Origin: Osteoprogenitor cells, so you find them in periosteum and endosteumArranged next to each other so they look like simple cuboidal epithelium.They synthesize ECM toward the bone surface (old bone)The matrix synthesized is called osteoid (like bone-still unmineralized)Osteoblasts secrete osteocalcin, osteocalcin binds Ca2 with high affinity,thus raising the local concentration of these ions. Osteoblasts also releasevery small matrix vesicles which contain alkaline phosphatase and otherenzymes. These enzymes hydrolyze PO4 ions from various macromolecules,creating a high concentration of these ions locally. (Refer to slide 52) The high ion concentrations cause deposition of minerals (crystallization) inand around the matrix vesicles. The crystals grow and mineralize further withformation of small growing masses of calcium hydroxyapatite, whichsurround the collagen fibers and all other macromolecules. Eventually themasses of hydroxyapatite merge as a more solid bony matrix as calcificationof the matrix is completed. Again: [minerals] leads to their deposition as crystals these crystalsunite to form the mineralized matrix of bone .Osteocyte:The inactive form of osteoblast. Thus, it is expected to have the same histologicalappearance of the inactive cell (fewer ER, condensed Golgi apparatus) Smaller than osteoblasts Situated inside lacunae, one cell in each lacuna. Cells have processes (filopodial) passing through canaliculi in the thinsurrounding matrix. Adjacent cells make contact through gap junctions in the processes.The osteocytes can communicate with each other through their processes whichhave gap junctions. (Note that: gap junctions are not exclusive to the epithelialcells, it is also located between the osteocytes)Osteocytes are important to maintain the ECM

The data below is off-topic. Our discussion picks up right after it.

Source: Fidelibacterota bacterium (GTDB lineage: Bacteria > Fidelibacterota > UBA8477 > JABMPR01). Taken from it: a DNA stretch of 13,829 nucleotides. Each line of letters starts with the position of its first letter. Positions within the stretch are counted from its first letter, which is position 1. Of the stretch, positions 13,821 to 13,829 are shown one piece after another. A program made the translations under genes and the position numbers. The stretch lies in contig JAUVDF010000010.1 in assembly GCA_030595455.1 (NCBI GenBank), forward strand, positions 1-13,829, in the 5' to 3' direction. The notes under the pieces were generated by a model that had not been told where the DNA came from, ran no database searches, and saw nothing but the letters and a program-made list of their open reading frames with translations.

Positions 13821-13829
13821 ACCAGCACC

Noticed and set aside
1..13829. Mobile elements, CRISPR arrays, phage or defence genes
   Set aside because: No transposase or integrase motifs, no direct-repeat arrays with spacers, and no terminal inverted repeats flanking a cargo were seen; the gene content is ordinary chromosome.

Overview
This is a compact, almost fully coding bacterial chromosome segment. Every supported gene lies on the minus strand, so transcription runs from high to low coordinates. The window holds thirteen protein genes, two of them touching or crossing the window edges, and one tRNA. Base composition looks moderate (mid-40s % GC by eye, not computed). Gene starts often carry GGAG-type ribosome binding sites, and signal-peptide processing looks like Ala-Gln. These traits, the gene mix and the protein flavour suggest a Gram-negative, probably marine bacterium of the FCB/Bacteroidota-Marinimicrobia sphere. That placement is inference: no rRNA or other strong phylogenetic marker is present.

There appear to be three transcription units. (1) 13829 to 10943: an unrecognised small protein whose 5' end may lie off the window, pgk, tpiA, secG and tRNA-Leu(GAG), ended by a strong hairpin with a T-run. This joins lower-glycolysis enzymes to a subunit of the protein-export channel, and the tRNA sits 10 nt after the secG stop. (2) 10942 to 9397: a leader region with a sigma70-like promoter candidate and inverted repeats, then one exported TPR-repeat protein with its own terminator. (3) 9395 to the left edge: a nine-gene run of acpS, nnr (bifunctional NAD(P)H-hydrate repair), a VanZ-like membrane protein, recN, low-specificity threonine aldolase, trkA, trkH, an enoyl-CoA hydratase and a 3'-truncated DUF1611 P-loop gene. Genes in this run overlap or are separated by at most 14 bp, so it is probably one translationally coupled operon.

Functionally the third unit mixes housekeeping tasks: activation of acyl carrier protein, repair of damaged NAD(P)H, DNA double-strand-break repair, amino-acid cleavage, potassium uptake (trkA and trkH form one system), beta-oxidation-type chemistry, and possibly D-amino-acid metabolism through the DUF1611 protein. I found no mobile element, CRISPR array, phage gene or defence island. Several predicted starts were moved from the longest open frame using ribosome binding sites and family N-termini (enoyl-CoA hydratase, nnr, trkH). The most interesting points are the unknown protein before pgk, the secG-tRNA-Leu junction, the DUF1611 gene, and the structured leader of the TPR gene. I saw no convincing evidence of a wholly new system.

Osteoclasts:- We talked about them when we considered the mononuclear phagocytesystem (different macrophage- like cells in different locations (in bone theyare called osteoclasts)- Originate from monocytes (fusion of monocytes) (from hematopoietic stemcells in bone marrow)- Multi nucleated: their nuclei number can reach up to fifty nuclei within onecell- In histological sections, we are not able to see fifty nuclei, we usually seefrom (5-10) nuclei in each osteoclast- The main function of them is resorption of bone [be aware that when we sayresorption of bone it doesn't necessarily mean a disease, throughout our life,the bone is exposed to a continuous state of remodeling (resorption anddeposition).- They secrete different lysosomal enzymes into ECM (hydrolytic enzymessuch as collagenase), and they pump protons (H ), creating an acidicmicroenviroment (low ph) in the ECM, resulting in digestion anddemineralization of the ECM.- It's also located at the surfaces of the bone (periosteum and endosteum), andthey are anchored by actin filaments to the bone surface.- The zone of the osteoclast that is bounded to the bone is rich in actinfilaments in order to adhere to the bone [this border of the osteoclast is calledRuffled border, it looks like microvilli, it is thrown into folds in order toincrease the surface area].- When resorption of the matrix takes place, the calcium ions and phosphatetravel through the osteoclasts to the blood capillaries (by transcytosis), toincrease the calcium/ phosphate level inside the bloodfor example, the osteoclasts are activated when the concentration of thecalcium in the blood is very low- Regulation of osteoclasts and osteoblasts: It is achieved by hormones; certainhormones for example increase/decrease the osteoclastic activity and otherhormones increase/decrease the osteoblastic activity.- For example, normally, Estrogen (a hormone presents mainly during thereproductive life of females) inhibits the osteoclastic activity, but after themenopause low levels of Estrogen is present, so more bone resorption occurs,that is why osteoporosis is more common in females.